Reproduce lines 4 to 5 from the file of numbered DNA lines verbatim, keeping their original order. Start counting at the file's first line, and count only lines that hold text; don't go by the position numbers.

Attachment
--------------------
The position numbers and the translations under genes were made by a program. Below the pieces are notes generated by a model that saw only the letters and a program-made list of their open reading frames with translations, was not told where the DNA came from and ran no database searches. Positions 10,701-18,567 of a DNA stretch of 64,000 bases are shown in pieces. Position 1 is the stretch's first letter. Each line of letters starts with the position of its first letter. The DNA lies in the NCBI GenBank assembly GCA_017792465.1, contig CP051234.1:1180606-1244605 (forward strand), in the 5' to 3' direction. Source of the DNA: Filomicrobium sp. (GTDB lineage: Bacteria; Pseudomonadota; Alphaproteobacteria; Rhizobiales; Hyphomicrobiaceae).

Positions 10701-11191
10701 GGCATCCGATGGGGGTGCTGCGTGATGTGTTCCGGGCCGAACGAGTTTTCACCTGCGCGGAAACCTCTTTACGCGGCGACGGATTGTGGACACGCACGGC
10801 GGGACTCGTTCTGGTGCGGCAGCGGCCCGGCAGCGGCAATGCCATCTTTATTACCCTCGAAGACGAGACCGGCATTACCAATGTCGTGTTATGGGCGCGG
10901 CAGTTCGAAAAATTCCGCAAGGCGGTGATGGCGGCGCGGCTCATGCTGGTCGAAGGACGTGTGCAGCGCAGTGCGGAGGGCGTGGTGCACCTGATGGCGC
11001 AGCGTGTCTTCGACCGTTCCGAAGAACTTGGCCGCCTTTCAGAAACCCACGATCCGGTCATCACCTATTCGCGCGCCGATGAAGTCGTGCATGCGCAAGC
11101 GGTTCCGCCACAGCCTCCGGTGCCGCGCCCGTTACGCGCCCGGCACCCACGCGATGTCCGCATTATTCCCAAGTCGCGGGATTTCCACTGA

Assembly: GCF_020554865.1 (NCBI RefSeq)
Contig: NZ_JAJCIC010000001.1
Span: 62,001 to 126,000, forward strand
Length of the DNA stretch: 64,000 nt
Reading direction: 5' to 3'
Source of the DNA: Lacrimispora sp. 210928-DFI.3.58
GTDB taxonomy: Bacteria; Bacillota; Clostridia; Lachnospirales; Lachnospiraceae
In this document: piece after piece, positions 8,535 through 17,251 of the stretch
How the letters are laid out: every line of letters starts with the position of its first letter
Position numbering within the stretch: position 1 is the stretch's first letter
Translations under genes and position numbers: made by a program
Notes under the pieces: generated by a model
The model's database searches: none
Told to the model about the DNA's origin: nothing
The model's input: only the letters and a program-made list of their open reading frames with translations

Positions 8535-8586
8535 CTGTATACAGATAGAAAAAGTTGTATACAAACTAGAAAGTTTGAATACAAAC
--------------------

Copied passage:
10801 GGGACTCGTTCTGGTGCGGCAGCGGCCCGGCAGCGGCAATGCCATCTTTATTACCCTCGAAGACGAGACCGGCATTACCAATGTCGTGTTATGGGCGCGG
10901 CAGTTCGAAAAATTCCGCAAGGCGGTGATGGCGGCGCGGCTCATGCTGGTCGAAGGACGTGTGCAGCGCAGTGCGGAGGGCGTGGTGCACCTGATGGCGC